Ashwin: Tough but exciting. We decided to pitch the idea to a customer who could have been the last choice for our products. But after various meetings, when he was convinced, we knew that we would succeed. So we took the tough road, hoping to get rewards if we can cross it.
What about the future? New product lines? New customers?
Ashwin: Future plans include expansion into tier 2 and 3 cities of India. And talks of expansion to other countries following similar economy as India are also on. Among new product lines, we are next coming up with remote employee surveillance systems.
What was most difficult? Finding an idea? Making the first steps to transform the idea into a real business? Getting your first customer?
Ashwin: The most difficult, in my opinion, is always the first set of steps. The idea can be abundant, but the implementation of the idea to be able to create a business out of it requires a lot of mentoring and support from investors as well as peers.
What about the legal part? Is it difficult to comply with the business rules in India?
Ashwin: As mentioned earlier, though things are easier than ever before, there is still no flexibility to support small businesses. Also, various small companies work while blatantly disregarding laws, and they still thrive, which is sad. But situations are changing.
What would be your best advice for companies abroad working with Indian companies?
Ashwin: There are a huge number of innovators in India who remain hidden unless seriously scouted for. So while making associations with Indian companies, you should be able to find out these hidden talents to maximize the utilization of resources. Also, on a different cautionary note, it’s better to avoid companies following traditional rules conventionally in India, as the market is changing and it’s time to welcome unconventional thought processes.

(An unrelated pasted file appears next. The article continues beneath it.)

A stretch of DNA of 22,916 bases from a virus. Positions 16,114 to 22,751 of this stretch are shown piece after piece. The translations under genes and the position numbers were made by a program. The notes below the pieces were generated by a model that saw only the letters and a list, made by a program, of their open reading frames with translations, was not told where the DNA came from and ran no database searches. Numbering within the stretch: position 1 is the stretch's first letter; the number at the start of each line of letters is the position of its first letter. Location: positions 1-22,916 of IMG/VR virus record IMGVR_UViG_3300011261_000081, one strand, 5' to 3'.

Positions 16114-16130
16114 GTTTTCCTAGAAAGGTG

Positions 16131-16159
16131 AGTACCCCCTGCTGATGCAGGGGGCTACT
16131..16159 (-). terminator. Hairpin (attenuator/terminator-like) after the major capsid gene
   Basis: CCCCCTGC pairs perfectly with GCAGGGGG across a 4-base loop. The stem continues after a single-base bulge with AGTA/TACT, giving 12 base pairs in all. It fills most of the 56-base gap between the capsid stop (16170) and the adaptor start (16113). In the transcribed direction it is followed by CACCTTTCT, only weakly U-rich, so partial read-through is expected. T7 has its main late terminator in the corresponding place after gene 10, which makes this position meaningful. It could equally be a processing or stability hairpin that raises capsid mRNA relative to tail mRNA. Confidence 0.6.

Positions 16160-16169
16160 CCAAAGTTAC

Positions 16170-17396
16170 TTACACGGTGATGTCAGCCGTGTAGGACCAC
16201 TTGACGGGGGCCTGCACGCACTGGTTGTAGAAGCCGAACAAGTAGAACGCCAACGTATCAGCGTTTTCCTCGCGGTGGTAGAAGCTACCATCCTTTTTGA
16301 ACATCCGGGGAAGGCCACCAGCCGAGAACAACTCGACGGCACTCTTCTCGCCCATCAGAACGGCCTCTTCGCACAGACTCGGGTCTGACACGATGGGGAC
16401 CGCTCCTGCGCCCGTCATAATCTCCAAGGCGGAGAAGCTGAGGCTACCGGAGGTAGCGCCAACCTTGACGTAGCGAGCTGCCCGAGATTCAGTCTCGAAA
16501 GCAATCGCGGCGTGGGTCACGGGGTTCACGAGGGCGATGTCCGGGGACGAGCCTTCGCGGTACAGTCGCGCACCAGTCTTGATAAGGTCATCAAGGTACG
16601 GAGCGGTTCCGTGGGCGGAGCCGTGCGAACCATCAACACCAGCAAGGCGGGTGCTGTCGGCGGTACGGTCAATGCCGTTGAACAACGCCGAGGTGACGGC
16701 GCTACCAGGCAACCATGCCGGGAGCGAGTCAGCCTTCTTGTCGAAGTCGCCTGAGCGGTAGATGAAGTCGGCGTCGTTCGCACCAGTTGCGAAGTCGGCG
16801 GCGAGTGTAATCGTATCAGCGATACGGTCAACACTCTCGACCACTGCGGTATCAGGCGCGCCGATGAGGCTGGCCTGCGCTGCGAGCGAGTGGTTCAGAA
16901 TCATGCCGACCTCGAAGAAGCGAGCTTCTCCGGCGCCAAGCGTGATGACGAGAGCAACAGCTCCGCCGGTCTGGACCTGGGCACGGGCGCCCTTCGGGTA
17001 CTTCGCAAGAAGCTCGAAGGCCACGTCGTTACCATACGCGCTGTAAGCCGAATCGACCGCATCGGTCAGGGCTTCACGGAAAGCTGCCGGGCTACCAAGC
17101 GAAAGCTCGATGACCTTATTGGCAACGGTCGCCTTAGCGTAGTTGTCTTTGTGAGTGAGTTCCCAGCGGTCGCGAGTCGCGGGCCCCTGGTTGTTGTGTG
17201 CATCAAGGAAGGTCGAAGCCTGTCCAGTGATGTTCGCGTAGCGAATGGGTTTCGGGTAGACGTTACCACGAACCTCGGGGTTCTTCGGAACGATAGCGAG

Coming back to your business, how did you come up with the idea?
Ashwin: It was the period of recession that forced us to develop products, especially for SMEs. We analyzed the target group and steadily zeroed on the products. So it was customers first, products later.
What are the most important advantages your customers get when working with your products?
Ashwin: That they feel it’s made only for them. Moreover, a high level of interactivity, and focused customer support, are our other high points.
Any success stories you would like to mention?
Ashwin: I’d like to share one testimonial from a customer, who said that they improved their profit in the quarter in which they bought our product by about 20%, due to the indirect effects it brought. They had bought our attendance management system, which helped them reduce their HR loads and focus more on work while helping increase productivity. It was nice to hear someone giving us a quantitative complement rather than qualitative praise.
Are you proud of what you have accomplished so far?
Ashwin: I’d say it’s the beginning, and we are still learning. We are proud of what we have achieved and also of what we have failed to achieve, as it has taught us more. It sounds like dialogue from an inspirational book, but it’s really true.
Any advice for young people not having the courage to start their own businesses?
Ashwin: As I also mentioned in one of our company’s newsletters, try to run naked in public, and that’s when you’ll be ready to become an entrepreneur.